At this time of year, one of the most common birds in the field at my house is the Cedar Waxwing (Photo by Andy Reago & Chrissy McClarren).  Although considered a songbird, they are one of the few birds that do not have a recognizable “song”. Even so, I often hear them before I see them because of a high, wheezy whistle from the flock.

Waxwings are slightly smaller than a robin. Their body, head and crest is a soft, velvety brown. Their tail and wings are gray to black. They wear a black mask over their eyes. The tips of their tail feathers are yellow. If you look close, you can often see a bright yellow to red dew-drop of wax that accumulates at the end of their secondary wing feathers. The color depends on what they eat. Cedar Waxwings never fail to bring a smile to my face. They remind me of little clowns moving around in little groups from the pines to the high grass in my field.

Cedar Waxwings are nomadic and considered to be the most frugivorous bird in North America. Frugivorous means they eat predominantly fruit. They are generally found in small flocks. This is because they move around looking for trees, shrubs and plants with ripe fruit. They concentrate in these areas until they’ve eaten all that is available. Fruits they eat include the low-bush blueberries in my field. They also eat wild cherries, crabapples, wild cranberries, serviceberry and cedar berries (where it gets its name) and many others. Waxwings are considered to be critical in helping “spread” seeds of many of our wild, fruiting plants. Of course, you know what “spread” means. Let’s just say, don’t park your car near a cherry tree if you have Cedar Waxwings around.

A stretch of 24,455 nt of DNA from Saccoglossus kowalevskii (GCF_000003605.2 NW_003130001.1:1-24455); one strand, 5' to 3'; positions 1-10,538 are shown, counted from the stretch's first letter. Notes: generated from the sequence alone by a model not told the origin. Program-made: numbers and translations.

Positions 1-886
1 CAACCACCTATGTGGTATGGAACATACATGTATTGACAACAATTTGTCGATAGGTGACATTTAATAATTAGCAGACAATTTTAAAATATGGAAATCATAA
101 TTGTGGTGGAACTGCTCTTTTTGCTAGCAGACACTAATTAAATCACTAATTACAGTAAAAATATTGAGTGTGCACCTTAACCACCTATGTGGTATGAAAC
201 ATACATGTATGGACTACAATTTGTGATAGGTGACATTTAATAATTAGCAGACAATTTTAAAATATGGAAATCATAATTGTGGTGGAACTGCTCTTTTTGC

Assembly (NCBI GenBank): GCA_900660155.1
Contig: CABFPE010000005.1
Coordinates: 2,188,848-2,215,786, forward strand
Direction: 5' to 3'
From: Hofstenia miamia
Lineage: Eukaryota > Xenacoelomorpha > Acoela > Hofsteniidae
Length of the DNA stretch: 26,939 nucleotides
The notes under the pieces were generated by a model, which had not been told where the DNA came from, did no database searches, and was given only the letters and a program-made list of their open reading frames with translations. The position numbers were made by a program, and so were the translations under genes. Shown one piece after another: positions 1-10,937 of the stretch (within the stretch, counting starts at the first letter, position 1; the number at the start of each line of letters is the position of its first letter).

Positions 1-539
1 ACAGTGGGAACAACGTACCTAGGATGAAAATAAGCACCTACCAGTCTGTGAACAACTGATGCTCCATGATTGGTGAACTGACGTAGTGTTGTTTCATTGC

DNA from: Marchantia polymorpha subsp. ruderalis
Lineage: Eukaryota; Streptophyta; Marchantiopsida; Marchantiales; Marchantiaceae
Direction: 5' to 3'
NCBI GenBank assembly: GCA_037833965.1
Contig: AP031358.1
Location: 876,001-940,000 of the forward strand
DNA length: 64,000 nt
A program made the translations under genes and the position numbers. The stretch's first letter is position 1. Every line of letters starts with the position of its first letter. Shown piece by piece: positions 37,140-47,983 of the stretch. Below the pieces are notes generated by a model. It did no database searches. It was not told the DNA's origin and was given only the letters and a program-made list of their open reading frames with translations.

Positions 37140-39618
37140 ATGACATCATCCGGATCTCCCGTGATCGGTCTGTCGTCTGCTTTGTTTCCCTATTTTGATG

As the weather turns cold, they move a little further south, but many stay in southern Maine all year. Here they may rely on non-native, ornamental plants we seem to prefer in our yards. As a result, Cedar Waxwings aide in the spread of problem plants like Russian Olive, Japanese Honeysuckle and Oriental Bittersweet. But don’t blame the waxwings. They can’t distinguish nuisance plants versus good plants. The burden is on us to manage these problem plants. One easy step – use native plants in our yards. If not, who knows what Cedar Waxwings will take a liking to and then “spread” on your car and the surrounding fields and woods.

James Reddoch, of Albany Township and Boston, leads birding events for the Mahoosuc Land Trust which celebrates 30 years conserving the natural areas of the Mahoosuc Region. Visit Mahoosuc Land Trust at 162 North Road, Bethel, ME or at www.mahoosuc.org. To learn about upcoming events or to contact James, send your emails to [email protected]

Cedar Waxwing Andy Reago & Chrissy McClarren

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